CPM Report No.: 97-26
By: Bruce Edmonds
Date: May 1997
Original version © AAAI 1997.
Original version presented as: "Modelling Socially Intelligent Agents
in Organisations" at the AAAI FAll Symposium
Socially Intelligent Agents, Cambridge, MA, November, 1997.
Expanded version published as: Edmonds, B. (1998). Modeling Socially Intelligent Agents. Applied Artificial Intelligence, 12:677-699.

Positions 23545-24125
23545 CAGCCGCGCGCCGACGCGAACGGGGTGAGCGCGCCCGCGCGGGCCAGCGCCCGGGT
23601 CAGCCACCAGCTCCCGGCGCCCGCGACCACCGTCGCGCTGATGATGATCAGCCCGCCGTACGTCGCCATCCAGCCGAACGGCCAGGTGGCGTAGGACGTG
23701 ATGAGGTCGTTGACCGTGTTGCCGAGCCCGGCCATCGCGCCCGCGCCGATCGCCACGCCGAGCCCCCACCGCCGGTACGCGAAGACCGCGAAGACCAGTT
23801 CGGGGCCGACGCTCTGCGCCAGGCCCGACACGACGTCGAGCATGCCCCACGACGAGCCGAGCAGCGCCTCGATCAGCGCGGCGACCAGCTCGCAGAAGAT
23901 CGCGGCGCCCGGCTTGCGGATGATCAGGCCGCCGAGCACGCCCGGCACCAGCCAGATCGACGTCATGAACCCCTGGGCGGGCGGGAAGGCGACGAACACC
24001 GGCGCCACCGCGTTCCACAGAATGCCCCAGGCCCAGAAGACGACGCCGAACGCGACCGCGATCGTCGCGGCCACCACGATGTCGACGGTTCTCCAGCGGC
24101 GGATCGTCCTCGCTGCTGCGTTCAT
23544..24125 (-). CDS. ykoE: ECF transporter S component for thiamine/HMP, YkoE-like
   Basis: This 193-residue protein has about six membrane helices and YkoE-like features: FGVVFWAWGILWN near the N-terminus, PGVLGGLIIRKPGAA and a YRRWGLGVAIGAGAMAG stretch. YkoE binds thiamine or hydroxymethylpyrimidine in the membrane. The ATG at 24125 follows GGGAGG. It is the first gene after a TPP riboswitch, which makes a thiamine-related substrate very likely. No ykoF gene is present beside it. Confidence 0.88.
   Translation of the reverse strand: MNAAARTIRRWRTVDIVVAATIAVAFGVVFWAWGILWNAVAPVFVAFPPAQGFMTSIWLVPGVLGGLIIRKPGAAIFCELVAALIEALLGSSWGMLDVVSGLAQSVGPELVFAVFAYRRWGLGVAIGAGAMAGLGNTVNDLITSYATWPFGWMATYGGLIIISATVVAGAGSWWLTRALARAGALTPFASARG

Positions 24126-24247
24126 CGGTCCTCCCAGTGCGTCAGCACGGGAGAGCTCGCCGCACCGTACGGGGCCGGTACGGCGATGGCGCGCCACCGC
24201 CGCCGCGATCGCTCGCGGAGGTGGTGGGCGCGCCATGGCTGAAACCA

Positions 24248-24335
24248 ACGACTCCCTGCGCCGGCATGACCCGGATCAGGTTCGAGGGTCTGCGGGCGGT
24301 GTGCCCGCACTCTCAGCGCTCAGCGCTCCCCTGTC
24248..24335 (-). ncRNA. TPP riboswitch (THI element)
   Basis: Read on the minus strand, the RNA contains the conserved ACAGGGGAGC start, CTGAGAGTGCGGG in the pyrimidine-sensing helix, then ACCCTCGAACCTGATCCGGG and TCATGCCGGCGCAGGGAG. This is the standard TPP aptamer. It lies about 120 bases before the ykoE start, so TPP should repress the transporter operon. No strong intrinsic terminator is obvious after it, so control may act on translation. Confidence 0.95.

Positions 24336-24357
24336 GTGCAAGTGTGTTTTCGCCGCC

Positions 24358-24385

The perspective of modelling agents rather than using them for a specificed purpose entails a difference in approach. In particular an emphasis on veracity as opposed to efficiency. An approach using evolving populations of mental models is described that goes some way to meet these concerns. It is then argued that social intelligence is not merely intelligence plus interaction but should allow for individual relationships to develop between agents. This means that, at least, agents must be able to distinguish, identify, model and address other agents, either individually or in groups. In other words that purely homogeneous interaction is insufficient. Two example models are described that illustrate these concerns, the second in detail where agents act and communicate socially, where this is determined by the evolution of their mental models. Finally some problems that arise in the interpretation of such simulations is discussed.
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